While it doesn’t mean Green will win, he has secured for now the ability to develop evidence to support his claims, including sworn testimony from Williams and the men who played for Williams in Washington and elsewhere.

Yes, playing football entails physical risk.  But certain risks should not be tucked under that umbrella, such as the risk that someone will use the cover of football as a way to deliberately injure another player.

Could it open the floodgates for other lawsuits by players who believe they’ve been intentionally injured by opponents?  Possibly.  But not many cases will carry with them evidence of a bounty system aimed at rewarding, and thus enticing, efforts to knock opposing players out of a game.

It’s safe to say that, as to Williams’ past use of a bounty system, it’s unlikely that other lawsuits will be filed.  More than two years have passed since the bounty program was exposed; in most American jurisdictions, the statute of limitations for injury cases stands at two years.

For anyone injured by a Gregg Williams bounty program, the clock began to tick no later than two years after the NFL disclosed that Williams had a bounty program in New Orleans, triggering a flurry of reports that Williams used a similar system in other cities, like Washington, Jacksonville, and Buffalo.

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Grocery list: Milk, bread, swap cars with Josh Gordon


It’s true: Professional athletes are just like you and me.

The NBA rookie whose car was being driven by Browns wide receiver Josh Gordon when he got a DWI last weekend said the two met and swapped vehicles at a grocery store.

“Me and Josh Gordon met at the Fresh Market in Chapel Hill,” Charlotte Hornets first-rounder P.J. Hairston said, via Rick Bonnell of the Charlotte Observer. “I walked there to get food and happened to run in to him in there.

“I am a football fan so I knew who he was. Right away, we started talking about football, basketball and we walked outside. He saw my car and asked me ‘What are you doing?’ He asked if I minded if we switched cars and we exchanged numbers and he was going to drive my car that night and bring it back to me.

I said OK and we switched cars. The rest of that is history.”

Of course.

So with that, Hairston drove off in Gordon’s Mercedes, Gordon drove off in Hairston’s Escalade, then got stopped for drunk driving and was bailed out by convicted felon Hadyn “Fats” Thomas, who just so happened to have rented a car to Hairston the night Hairston was arrested with a gun and marijuana during his college days at North Carolina.

It makes sense that Hairston tries to distance himself from Gordon, as he’s trying to overcome a reputation for trouble and begin his own career. Of course, Hairston was also accused of punching a high school kid during a pickup game this weekend, so it’s hard to tell who the bad influence was.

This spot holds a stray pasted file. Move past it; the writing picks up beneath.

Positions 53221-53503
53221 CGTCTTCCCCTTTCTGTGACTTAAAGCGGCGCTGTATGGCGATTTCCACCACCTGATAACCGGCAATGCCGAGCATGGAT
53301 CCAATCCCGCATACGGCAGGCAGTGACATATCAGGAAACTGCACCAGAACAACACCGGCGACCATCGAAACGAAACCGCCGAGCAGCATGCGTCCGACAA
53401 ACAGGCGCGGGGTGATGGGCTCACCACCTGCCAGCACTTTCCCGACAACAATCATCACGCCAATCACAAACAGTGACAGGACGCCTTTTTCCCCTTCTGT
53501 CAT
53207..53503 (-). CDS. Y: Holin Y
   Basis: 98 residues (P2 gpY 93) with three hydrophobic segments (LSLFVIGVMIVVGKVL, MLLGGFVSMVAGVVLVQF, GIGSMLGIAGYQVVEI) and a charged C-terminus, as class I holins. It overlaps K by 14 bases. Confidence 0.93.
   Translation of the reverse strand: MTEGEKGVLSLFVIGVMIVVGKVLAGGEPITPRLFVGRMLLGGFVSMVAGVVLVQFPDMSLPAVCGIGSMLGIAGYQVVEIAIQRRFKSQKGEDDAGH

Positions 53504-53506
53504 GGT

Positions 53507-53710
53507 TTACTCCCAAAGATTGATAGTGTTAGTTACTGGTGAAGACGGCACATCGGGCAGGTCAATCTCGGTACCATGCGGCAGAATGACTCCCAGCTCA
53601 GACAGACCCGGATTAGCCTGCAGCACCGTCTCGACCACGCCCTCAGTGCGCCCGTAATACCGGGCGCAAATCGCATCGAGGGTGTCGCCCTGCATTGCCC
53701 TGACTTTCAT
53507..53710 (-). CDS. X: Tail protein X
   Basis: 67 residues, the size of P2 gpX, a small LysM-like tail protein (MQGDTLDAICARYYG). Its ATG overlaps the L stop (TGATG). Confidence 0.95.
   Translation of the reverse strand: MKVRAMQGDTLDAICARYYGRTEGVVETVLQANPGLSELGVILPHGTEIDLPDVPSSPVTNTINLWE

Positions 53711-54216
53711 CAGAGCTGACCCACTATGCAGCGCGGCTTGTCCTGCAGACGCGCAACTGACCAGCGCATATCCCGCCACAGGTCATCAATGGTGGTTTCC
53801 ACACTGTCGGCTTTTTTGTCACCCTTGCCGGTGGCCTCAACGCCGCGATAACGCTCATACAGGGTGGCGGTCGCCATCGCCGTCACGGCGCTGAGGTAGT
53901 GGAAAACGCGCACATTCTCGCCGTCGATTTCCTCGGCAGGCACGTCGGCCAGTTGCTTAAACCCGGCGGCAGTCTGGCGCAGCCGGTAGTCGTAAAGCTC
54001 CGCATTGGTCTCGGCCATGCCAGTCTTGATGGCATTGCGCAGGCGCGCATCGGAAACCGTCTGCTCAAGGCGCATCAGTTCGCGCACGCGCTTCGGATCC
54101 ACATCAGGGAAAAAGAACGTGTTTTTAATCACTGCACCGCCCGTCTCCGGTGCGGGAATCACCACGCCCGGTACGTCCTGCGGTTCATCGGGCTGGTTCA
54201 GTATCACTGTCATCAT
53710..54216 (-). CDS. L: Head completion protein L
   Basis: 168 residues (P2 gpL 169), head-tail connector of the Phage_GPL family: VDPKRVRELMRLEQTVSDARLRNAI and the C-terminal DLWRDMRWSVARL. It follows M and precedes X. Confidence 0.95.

Now if you’ll excuse me, I have to get Florio’s car back to him, as soon as I can retrieve the Kiss “Destroyer” 8-track that’s jammed in the tape deck again.
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Taking a look at the teams that would, could, should be interested in Andre Johnson

Andre Johnson AP

When reports link a player to multiple unnamed teams, there’s a good chance there aren’t as many unnamed teams as reported.  Or any.

But let’s suspend disbelief for now and assume at least four NFL franchise would be interested in giving up one or more draft picks for a 33-year-old receiver due to make $10 million this year and $11.5 million in 2015.  Who would, could, should those teams be?

The Browns.

Johnson knows the Kyle Shanahan offense, and the Browns will lack a true No. 1 wideout, if/when (when) Josh Gordon receives his latest suspension.  They also have a first-round pick to spare in 2015, thanks to the Sammy Watkins trade.  (Whether Johnson is worth a first-round pick in 2015 is a different issue, on par with whether he’s worth $20.5 million over the next two years.)

The Ravens.

Baltimore has plenty of pass-catchers, but they don’t seem to be thrilled with the group as a whole.  With former Texans coach Gary Kubiak now coordinating the Baltimore offense, Kubiak could be making the case for making the move.  But they’d probably have to be willing to ship someone like Torrey Smith to Houston in order to get Johnson — and that probably wouldn’t be a good idea.

The Falcons.

How about a straight-up trade of Andre Johnson for Roddy White?  While it’s debatable whether White and Julio Jones provide the best one-two punch at receiver in the NFL, Johnson and Jones would definitely push the Falcons to the top of the league.  The possibility has to at least be tempting for G.M. Thomas Dimitroff, who seems to be trying to strike the right balance between the goal of building for the long haul with the importance of trying to win now.

The Patriots.

They definitely need a clear-cut No. 1 receiver.  And before anyone says it would be out of character for the Patriots to make a move for Johnson, would it really be?  They’ve traded in past years for guys like Randy Moss, Chad Johnson, and Albert Haynesworth.  The question would be whether the Pats can do a deal that they believe to be a good deal for the Patriots.  If the trade package includes quarterback Ryan Mallett, who will undoubtedly leave via free agency in 2015, it could be a win for everyone.